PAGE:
So last weekend we celebrated our student organization's 10th birthday and I was wearing the dress I made for it and I used the no-sew book clutch as my purse (and I wanted to show them off. DIY recycled outfits for the win! :D)
(Also in the photos: my hairier half, my significant otter, my Rasputin-risen-from-the-dead... aka: The Husband.)
The evening was fancy and I felt like a princess in my ensemble... A very book-smart princess who carries a Tolstoy novel with her at all times. :D
So, after the weekend was over I got sick like BAM!
Seriously, on Monday I got acute laryngitis that robbed me of my voice in six hours and landed me in the ER in the middle of the night because everything in my larynx area was so swollen it felt like I couldn't breathe. The feeling of choking lasted for another day (though they looked into my throat and said there was plenty of room for air to pass through), and after the worst of the laryngitis was over I got the common cold symptoms - the coughing and the sneezing and the wheezing. Not fun.
So I've been sick and stuck at home for four days, and it's made me kind of stir-crazy. I've been bored out of my mind and yet too weak to actually do anything. So I've just watched Firefly and surfed the internet mindlessly.
On Saturday I finally felt okay enough to do something. So I got to sewing.
In January I ordered this fabric with a print that's designed by Annika Victoria.
The fabric took quite a long time to get to me (which is not the real problem as custom-made orders usually take time) - but the customer service of the online store was kind of awful. I don't want to bash the store by name so I simply won't link to them at all. (If you want to know the name of the store, email me. You can also probably find them through Annika's channel though.) The awful customer service aside, the fabric is good quality and the print is clear and crisp and the colors are vivid. It's a stretchy cotton jersey, and even though it looked like it had been pre-washed already, I always wash stretchy fabrics before sewing anything of them in case the fabric shrinks (and to get rid of possible leftover chemicals and such). So I tossed the fabric into my washing machine and gave it a good wash in 60C (140F). It came out of the machine and it hadn't shrunk and the colors were still as clear as they'd been before. So thumbs-up to the quality of the fabric, thumbs-down for the customer service of the online store.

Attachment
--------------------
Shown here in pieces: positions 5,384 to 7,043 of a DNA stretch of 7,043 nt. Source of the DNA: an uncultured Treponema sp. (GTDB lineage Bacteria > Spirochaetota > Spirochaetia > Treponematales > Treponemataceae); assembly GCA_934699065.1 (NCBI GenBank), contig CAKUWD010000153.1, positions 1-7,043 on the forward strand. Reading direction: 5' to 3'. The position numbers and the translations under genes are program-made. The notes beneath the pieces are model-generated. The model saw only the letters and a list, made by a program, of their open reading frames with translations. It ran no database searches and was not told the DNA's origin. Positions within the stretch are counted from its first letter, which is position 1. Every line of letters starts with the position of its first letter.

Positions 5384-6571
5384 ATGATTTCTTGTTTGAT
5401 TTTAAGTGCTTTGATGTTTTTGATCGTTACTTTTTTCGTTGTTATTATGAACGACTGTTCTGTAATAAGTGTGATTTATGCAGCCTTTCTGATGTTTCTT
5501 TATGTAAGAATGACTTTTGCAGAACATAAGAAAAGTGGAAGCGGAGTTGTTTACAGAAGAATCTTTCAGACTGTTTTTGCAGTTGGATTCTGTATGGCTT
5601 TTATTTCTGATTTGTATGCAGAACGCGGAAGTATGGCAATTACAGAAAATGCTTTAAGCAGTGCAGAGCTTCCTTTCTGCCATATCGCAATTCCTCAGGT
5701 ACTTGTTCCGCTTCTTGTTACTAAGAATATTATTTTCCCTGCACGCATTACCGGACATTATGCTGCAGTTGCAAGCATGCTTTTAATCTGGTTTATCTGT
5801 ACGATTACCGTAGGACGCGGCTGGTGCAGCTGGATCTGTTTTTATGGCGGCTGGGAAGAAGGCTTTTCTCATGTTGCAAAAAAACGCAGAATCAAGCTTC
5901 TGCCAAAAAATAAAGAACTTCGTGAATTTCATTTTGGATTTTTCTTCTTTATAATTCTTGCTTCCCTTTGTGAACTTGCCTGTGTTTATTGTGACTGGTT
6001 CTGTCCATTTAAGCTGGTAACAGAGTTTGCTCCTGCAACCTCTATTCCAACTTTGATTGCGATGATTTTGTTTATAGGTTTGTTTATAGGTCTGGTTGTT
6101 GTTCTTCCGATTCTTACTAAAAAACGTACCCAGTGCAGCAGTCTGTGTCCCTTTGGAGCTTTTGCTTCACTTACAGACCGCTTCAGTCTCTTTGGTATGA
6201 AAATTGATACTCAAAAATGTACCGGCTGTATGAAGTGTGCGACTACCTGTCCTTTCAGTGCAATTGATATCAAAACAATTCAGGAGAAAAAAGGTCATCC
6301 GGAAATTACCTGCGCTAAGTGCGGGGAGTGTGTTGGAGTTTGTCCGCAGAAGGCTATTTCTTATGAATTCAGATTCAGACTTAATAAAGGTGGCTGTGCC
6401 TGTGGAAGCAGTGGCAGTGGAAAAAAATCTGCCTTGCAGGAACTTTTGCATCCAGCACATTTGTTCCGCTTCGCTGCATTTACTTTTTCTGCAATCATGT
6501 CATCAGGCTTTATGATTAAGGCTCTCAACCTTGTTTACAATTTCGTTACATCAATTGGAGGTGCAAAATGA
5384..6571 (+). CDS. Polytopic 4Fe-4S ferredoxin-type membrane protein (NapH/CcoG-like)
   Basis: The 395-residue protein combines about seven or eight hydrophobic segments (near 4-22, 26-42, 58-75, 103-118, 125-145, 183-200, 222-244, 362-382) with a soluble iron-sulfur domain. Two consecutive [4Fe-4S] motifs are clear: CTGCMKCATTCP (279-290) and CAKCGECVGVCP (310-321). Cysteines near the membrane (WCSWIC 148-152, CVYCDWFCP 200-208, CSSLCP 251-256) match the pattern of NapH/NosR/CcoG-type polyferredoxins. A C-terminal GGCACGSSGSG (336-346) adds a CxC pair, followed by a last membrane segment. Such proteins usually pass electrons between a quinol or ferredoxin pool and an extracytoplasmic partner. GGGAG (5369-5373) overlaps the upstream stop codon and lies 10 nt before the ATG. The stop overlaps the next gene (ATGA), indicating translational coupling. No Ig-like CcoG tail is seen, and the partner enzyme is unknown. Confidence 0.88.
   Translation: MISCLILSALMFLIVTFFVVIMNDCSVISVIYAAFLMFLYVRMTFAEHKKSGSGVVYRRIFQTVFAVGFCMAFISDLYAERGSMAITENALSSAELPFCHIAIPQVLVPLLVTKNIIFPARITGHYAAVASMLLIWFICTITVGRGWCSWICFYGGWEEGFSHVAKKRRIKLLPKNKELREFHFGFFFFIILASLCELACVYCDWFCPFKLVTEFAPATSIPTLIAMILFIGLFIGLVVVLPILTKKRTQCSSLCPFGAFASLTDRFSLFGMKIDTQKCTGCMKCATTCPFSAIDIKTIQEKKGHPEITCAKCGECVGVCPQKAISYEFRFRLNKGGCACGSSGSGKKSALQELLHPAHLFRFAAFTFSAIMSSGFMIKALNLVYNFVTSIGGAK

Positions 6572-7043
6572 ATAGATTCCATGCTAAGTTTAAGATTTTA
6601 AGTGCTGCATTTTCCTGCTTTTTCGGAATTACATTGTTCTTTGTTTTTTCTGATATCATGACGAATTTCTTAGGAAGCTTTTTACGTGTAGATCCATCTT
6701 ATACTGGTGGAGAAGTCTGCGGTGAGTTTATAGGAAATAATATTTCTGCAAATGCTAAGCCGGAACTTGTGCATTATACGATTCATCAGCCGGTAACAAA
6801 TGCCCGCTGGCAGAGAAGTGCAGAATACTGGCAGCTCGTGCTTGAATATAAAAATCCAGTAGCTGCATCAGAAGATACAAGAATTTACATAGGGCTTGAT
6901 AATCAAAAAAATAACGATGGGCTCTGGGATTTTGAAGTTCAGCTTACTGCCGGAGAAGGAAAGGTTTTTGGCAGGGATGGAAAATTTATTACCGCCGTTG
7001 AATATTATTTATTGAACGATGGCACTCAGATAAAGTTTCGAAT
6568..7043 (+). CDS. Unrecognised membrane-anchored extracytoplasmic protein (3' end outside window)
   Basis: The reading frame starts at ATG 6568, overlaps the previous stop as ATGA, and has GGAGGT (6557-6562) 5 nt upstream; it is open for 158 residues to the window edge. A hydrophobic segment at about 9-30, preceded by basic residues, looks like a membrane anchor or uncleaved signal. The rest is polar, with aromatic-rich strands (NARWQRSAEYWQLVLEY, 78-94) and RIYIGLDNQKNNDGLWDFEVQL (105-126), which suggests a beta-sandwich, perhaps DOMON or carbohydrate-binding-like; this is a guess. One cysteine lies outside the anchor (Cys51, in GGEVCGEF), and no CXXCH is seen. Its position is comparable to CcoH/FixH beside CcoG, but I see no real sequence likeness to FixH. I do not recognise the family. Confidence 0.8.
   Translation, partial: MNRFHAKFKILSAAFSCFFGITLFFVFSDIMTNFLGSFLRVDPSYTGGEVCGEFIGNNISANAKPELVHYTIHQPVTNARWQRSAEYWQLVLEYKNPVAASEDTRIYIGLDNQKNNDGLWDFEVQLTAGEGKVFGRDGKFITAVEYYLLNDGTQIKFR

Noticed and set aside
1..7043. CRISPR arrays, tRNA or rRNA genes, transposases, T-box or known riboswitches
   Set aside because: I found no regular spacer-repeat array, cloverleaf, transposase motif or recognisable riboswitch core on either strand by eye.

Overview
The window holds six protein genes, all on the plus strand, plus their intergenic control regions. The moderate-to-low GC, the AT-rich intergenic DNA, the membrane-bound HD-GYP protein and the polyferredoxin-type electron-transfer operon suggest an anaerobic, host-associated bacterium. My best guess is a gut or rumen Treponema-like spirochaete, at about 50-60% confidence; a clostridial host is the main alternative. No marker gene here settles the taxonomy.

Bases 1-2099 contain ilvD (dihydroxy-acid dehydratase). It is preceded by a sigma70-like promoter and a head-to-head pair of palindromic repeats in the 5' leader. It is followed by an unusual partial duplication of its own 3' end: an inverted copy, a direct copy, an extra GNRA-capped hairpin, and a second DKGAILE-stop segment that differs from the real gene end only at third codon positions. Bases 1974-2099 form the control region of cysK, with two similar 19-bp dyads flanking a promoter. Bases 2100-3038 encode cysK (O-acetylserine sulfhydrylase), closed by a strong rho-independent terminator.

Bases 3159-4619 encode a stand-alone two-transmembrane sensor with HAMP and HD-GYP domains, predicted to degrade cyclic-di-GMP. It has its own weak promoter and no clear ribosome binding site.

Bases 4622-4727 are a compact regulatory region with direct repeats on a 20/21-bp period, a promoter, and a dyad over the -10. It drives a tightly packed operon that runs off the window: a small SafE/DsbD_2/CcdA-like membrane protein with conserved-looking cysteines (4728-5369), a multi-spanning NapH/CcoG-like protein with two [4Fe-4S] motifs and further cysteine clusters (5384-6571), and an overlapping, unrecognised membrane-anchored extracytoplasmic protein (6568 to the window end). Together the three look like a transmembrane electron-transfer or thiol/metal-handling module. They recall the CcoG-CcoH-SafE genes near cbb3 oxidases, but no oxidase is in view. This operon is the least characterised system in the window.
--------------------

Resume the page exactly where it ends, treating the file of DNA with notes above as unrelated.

Edit on Apr 20th: I have been contacted by a representative from the online store to find out what went wrong with my customer service experience, so that's positive. Essentially what was wrong is I didn't get information on my order, and when I asked about it and was promised an update "as soon as possible", they never got back to me before I sent another email asking about it after a week had passed. Looking back on it, the shipping didn't really take super long but I thought it did because I didn't get the info about it until the order was nearly at my doorstep. What really was wrong was the flow of information my way - or lack thereof.
So anyway. I had two yards of the fabric and I was wondering what I would make with it. Something for the summer for sure, but what? A dress?
I'd thought of making it into a nice summery dress, but then I found this picture and knew immediately that I wanted the fabric to be a two-piece like that. That way I can use the top and bottom pieces separately as well as together. Brilliant!
I made a pattern for my crop top using an existing top. The straps (wider than in the inspiration picture) are cut separately, but aside from that the top is just one piece - no side seams and the only seam is at the back where I planned to put a zipper. By doing it this way I was able to line the top entirely without any seams visible.